Transportation & Mobility %%%%

Category: Transportation & Mobility

08 Apr 2019
EV effect

How the Growth of Electric Vehicles Will Impact CIOs and Their IT Strategies

It’s no surprise that electric vehicles (EVs) will radically change the automotive industry. The question is if you’re a CIO, do you stay on the sidelines to observe and play conservatively or charge ahead and innovate to grab a share of the market early?

There are suppliers who want to see more certainty and confidence in the market before they dive right in.

But one thing is certain: This shift will drive CIOs to evaluate their current supply chain and rethink their technology. Electrification opens up possibilities that require new software and service platforms for the entire ecosystem. They’ll need to digitally connect with consumers and track things like electricity production, charging stations, and usage. IT can be the driver for mainstream consumer adoption of EVs.

This article gives you a brief summary of a report on electric vehicles by Gartner Analyst Michael Ramsey. You’ll get an overview on the potential sales of EVs, what CIOs in the automotive industry need to know in planning for the future, and what obstacles could slow progress.

Let’s first look at the stats to see the projected growth of EVs.

EV Growth Over the Next Decade

In the last four years, EV sales have tripled, but it’s expected to jump more steadily moved forward. In 2018, production of battery electric and plug-in hybrid vehicles was 1.8 million (1.8% of total vehicles).

According to Gartner, over the next five years automotive companies will spend approximately $260 billion launching more than 200 new EV models.

Edison Electric Institute and the Institute for Electric Innovation forecast approximately 7 million electric vehicles will be traveling on U.S. roads by the end of 2025.

It is projected to take about 10 years to hit mass EV ownership. By 2030, LMC Automotive forecasts sales of battery electric vehicles to climb to 18.1 million. That means hybrid and EVs could make up 48% or more of all car sales in 2030.

What Changes Will EVs Drive?

With the rise of EVs come big changes—from the auto industry to the electricity system to the consumer level. On the other hand, EVs introduce possibilities of competitive advantages in speed, quality, and lower costs. Gartner explains the adjustments CIOs have to consider and the actions they can take preparing for the long term.

There are several major changes, but here we’ll look at two of them.

2 Changes of the EV Effect:

1. EVs reduce part complexity with fewer moving parts.

Mechanically it’s simpler. Gartner interviewed experts at the engineering firm, Munro & Associates. They explained that EVs don’t need parts like the internal combustion engine, transmission , or exhaust systems making the mechanics simpler.

The complexity shifts to the electrical components for things like the electric drive train, reconfigurable interiors, battery and thermal management systems. Electro-mechanical components will also replace hydraulic parts like oil and water pumps.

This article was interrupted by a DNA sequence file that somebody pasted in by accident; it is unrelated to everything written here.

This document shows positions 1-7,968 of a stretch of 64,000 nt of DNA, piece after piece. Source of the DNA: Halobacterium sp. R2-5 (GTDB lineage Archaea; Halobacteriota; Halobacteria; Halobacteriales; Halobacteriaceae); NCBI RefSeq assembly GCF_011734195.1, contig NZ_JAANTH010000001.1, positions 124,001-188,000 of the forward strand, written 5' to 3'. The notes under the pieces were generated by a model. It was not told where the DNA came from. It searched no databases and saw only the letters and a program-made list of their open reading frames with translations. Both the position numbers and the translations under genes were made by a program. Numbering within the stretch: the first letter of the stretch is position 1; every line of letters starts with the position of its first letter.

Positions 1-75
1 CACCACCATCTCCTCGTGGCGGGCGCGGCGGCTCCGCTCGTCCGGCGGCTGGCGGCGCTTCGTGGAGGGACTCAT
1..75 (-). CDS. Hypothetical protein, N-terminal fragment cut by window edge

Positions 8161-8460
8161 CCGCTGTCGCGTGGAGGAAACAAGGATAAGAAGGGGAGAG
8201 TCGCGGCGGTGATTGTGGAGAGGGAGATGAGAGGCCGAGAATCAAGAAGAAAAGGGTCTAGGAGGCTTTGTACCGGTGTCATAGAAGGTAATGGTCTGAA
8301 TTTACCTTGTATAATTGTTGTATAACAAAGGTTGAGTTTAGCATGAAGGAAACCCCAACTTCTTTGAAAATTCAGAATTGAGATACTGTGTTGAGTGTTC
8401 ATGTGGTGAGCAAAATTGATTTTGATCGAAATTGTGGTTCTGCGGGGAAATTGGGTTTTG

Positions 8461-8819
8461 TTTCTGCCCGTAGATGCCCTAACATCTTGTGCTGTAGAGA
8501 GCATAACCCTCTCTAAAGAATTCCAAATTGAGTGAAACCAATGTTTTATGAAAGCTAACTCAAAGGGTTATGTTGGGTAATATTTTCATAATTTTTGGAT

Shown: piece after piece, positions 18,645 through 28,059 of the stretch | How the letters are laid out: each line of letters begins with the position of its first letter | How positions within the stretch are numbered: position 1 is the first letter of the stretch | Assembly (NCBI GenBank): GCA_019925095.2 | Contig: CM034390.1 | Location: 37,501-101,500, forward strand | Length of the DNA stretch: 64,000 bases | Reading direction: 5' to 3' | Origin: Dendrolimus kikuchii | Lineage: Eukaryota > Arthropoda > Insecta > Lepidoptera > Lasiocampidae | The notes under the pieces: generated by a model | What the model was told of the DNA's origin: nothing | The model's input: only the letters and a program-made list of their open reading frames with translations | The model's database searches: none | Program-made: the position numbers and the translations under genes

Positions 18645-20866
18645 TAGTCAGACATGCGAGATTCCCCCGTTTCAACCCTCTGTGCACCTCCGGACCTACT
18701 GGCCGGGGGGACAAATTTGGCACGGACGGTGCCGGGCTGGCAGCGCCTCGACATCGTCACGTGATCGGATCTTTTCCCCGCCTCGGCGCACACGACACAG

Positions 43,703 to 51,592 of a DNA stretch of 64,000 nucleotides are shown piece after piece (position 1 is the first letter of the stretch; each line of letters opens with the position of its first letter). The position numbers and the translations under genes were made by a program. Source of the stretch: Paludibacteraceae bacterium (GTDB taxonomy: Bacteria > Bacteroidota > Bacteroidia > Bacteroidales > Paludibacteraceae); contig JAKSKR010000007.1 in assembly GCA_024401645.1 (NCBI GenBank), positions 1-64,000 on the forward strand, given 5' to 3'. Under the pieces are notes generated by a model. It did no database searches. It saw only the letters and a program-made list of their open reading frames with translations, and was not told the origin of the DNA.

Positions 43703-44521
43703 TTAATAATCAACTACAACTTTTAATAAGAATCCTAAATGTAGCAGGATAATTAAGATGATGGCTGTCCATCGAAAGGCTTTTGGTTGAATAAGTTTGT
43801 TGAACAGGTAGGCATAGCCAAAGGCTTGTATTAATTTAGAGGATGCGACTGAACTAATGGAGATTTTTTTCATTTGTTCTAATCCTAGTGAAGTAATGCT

Benefits: This affects the entire supply chain and means shorter development and assembly times.

Gartner recommends CIOs evaluate and rethink the following:

  • Evaluate the current supply chain.
    • Do your current PLM systems have the capabilities to devleop EVs?
    • Is manufacturing capable of executing the assembly?
    • What is needed to revamp the supply chain and does the existing ERP system work well with it?
  • Compare current software platforms to new third-party software.
    • CIOs should work with engineers, finance, and manufacturing to evaluate existing software and compare new third-party software designed for EVs. Once they determine the shortest path with the best quality and lowest cost, then they can decide if it’s time to change vendors.
  • Develop a case to move to the cloud.
    • IT is responsible for providing smooth communications internally and with customers. now is the time to develop a case to move to cloud-based software that will enable the organization to streamline their operations and information exchange and seamlessly connect to consumers and their EVs.

2. Electrification opens up new opportunities to collaborate.

This is the time to rethink your ERP system and focus on long-term customer experience beyond the sale of the EV. This means collaboration with other companies in the ecosystem and with consumers.

Gartner’s recommendations:

Gartner recommends CIOs use IT to help gather and share information with all parties on critical matters such as charging these vehicles safely, conveniently, and cost effectively. Consumer trust is at stake every step of the way.

Some suggestions include:

  • Create a new system for charging capabilities.
    • Collaborate with utility CIOs to provide vehicle location and charging status to help them plan for electricity production and usage.
    • Work internally and with ERP vendors to create a new system that handles charging issues like battery state of charge (SoC), charging availability, and billing solutions.
    • Create an ongoing dialogue with consumers through new digital services.
  • Develop industry standards and universal charging access to network providers.
    • CIOs can collaborate with and create connections between charging network providers and EV owners through cloud-based identification so they’re not left without resources.
  • Prepare for blockchain solutions for accountability or innovation.
    • Understand and prepare for blockchain solutions where the data is decentralized, easily verifiable, continually updated, and securely validated. Blockchain would allow for accountability of energy generation and energy usage credits for charging EVs.

Obstacles

Even though the future shows high projected growth, there are obstacles that could slow the rise and adoption of EVs.

Some of these obstacles are:

  1. Recharging times still too long: Could take 30 minutes to 12 hours at a charging station.
  2. Lack of public charging stations: Limited charging ability in the workplace and along the highways.